Talking gender to Africa
International donors have sought to improve the social, political and economic position of women in Africa through an approach known as “gender”. This donor-driven strategy is failing. The jargon of gender programmes is ambiguous and easily misunderstood. It fosters inaction and lip service on the part of patriarchal African governments and civil servants. Gender has become the preserve of the educated elite. The voices of African women have been lost.[more inside]
The Trickster Prince is academic and historian Matt Houlbrook's blog about the ephemera and little-known stories of the English inter-war period (and before) with a focus on class-jumping, queer narratives, "faking it", and urban society in the 20s and 30s.
A 21 year old man was arrested for tweeting rape threats. The target of the tweets, Caroline Criado-Perez, had successfully campaigned to have a woman (Jane Austen) shown on the UK's new 10 pound note, and has been subsequently receiving incessant rape and death threats via twitter, a violation of UK law. Twitter's Terms of Service are being repeatedly and flagrantly violated in this episode, and the company appears to be having issues responding to a backlog of reports; it responded to Criado-Perez only that she take the matter to the police. This resulted in shadow home secretary Yvette Cooper asking Twitter to review its policies for handling abuse complaints. [more inside]
Cleaning: The Final Feminist Frontier It's macho to be a "dad" and do childcare, and cooking is for tough guys, but cleaning? That's still women's work.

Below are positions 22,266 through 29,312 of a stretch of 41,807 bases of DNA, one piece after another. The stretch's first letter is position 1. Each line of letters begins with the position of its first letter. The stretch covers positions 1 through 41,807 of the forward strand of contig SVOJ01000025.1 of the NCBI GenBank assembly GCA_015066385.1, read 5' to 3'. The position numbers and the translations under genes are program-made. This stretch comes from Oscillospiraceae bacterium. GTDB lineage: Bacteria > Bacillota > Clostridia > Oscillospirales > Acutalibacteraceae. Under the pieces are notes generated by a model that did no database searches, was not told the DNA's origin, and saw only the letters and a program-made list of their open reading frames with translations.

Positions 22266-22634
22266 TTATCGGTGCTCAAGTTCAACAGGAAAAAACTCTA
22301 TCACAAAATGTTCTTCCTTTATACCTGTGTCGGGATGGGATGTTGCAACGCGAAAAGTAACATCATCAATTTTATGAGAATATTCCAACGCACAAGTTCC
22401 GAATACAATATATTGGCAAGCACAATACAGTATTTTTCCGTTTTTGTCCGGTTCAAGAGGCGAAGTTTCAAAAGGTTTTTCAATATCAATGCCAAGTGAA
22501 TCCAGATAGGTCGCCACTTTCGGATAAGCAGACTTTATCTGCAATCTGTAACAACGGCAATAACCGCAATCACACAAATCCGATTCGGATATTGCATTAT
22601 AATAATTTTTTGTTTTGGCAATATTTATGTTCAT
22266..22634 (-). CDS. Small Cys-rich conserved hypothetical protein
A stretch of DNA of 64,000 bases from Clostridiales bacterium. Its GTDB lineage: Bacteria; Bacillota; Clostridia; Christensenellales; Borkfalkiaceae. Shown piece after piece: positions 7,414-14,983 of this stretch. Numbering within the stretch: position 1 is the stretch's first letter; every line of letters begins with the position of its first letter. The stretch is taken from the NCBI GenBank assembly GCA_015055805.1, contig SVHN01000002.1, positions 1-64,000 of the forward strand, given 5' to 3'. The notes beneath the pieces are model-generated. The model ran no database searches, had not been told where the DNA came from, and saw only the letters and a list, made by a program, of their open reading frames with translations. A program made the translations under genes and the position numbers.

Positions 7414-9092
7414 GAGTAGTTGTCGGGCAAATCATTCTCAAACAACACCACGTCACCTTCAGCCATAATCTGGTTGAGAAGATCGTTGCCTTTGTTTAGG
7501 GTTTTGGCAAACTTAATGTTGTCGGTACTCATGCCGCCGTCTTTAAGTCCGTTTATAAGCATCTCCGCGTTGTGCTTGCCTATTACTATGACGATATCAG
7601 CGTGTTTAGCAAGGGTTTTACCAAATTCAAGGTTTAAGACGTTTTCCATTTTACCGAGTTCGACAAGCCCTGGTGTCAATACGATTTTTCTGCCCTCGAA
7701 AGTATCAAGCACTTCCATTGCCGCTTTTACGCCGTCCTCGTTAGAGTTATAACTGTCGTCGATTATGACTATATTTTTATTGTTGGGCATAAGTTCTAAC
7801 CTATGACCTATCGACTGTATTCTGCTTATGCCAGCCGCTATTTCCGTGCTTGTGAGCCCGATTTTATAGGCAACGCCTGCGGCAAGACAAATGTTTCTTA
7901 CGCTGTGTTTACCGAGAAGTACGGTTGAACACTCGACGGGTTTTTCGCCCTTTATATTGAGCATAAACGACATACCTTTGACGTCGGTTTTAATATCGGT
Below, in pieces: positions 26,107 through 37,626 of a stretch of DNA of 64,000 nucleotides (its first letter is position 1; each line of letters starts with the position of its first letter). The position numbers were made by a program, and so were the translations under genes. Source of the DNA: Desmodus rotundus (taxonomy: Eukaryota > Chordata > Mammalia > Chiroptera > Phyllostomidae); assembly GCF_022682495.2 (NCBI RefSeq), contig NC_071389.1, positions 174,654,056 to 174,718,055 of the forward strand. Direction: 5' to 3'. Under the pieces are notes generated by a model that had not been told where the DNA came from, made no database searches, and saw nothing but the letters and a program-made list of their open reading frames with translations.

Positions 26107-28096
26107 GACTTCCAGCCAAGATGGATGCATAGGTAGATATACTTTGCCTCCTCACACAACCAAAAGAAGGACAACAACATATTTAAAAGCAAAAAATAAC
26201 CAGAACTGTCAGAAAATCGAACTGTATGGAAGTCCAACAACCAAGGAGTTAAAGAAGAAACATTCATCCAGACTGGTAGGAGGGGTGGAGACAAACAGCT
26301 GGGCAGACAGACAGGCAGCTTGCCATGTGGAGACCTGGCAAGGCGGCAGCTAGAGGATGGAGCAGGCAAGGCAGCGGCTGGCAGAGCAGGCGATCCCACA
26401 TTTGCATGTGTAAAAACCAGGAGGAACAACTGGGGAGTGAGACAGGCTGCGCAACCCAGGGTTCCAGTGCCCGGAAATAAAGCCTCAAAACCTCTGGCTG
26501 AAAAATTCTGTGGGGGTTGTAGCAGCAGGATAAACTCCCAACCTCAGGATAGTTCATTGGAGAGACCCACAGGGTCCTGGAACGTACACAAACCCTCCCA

The Everyday Sexism Project collects user-submitted reports from women to document their day-to-day experiences with normalized sexism, including sexual harassment and job discrimination. Entries can be submitted at the site, in an email to founder Laura Bates or to their twitter account. [more inside]
The New York Times asks seven 'experts': Does makeup ultimately damage a woman’s self-esteem, or elevate it? [more inside]
My Life as a Girl - Why Stephen Burt likes dressing up as a woman.
So Tara Tiger Brown of Forbes.com wrote an article begging fake geek girls to go away. Leigh Alexander of Sexy Videogameland responds with "This is the worst kind of thing to me, because not only is it sad for her, but it sucks for all of us. Women in our space, having once been something of a scarcity, face particular challenges. We lack for companions and mentors. " Followed by The Mary Sue's Susana Polo "So yes, I understand the desire to weed the “posers” out of your personal life and interactions. But I have never, actually, in the flesh, met a “fake” geek girl. Or guy. "
As more women earn high-level corporate roles, more husbands are staying home, raising the kids, and changing the rules.